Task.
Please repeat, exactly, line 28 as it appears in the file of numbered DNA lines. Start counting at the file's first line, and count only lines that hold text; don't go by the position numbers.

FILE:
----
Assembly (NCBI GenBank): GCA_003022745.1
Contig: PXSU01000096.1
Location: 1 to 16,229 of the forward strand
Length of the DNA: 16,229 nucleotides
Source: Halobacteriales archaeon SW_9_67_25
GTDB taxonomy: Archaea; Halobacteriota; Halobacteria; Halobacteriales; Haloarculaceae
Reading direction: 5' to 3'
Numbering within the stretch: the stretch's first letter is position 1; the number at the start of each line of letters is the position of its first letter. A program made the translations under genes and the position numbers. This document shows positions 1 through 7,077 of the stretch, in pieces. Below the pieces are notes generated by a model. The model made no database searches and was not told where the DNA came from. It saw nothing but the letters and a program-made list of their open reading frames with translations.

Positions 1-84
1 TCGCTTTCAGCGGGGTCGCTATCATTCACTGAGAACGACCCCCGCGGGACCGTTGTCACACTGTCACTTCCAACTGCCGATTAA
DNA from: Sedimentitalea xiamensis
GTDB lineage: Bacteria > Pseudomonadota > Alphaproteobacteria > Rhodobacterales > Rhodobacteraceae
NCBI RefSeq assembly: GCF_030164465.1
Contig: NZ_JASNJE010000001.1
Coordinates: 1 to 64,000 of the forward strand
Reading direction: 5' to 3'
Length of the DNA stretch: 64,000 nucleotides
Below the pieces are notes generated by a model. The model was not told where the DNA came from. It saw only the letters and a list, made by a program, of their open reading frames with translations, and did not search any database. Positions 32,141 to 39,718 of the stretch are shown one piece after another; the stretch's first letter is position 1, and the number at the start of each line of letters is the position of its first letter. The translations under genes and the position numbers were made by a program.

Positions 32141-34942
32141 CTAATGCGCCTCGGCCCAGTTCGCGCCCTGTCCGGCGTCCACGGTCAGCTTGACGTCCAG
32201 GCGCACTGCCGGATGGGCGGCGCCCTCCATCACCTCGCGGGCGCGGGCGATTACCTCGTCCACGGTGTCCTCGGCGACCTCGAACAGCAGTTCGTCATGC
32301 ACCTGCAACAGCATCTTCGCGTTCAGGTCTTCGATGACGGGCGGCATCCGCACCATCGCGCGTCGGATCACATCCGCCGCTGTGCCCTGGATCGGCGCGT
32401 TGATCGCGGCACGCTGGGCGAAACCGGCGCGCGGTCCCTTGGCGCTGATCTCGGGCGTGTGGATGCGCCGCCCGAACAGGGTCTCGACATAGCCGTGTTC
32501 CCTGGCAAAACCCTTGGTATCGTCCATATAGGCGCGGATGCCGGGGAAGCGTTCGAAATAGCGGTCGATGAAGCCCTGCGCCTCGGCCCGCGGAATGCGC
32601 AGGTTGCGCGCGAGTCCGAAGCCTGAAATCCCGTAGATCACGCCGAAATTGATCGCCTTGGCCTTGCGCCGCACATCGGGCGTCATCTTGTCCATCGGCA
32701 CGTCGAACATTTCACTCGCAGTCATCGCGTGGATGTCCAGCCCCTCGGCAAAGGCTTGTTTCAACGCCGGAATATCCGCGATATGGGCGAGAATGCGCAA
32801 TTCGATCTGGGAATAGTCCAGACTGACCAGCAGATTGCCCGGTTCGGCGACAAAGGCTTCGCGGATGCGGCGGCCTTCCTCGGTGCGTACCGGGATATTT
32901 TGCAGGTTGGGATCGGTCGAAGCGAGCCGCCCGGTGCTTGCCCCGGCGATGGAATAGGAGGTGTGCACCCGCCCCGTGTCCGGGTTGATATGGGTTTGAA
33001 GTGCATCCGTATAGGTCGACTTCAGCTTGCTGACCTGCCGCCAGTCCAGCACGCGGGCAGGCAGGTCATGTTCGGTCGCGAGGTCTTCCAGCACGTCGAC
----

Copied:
32901 TGCAGGTTGGGATCGGTCGAAGCGAGCCGCCCGGTGCTTGCCCCGGCGATGGAATAGGAGGTGTGCACCCGCCCCGTGTCCGGGTTGATATGGGTTTGAA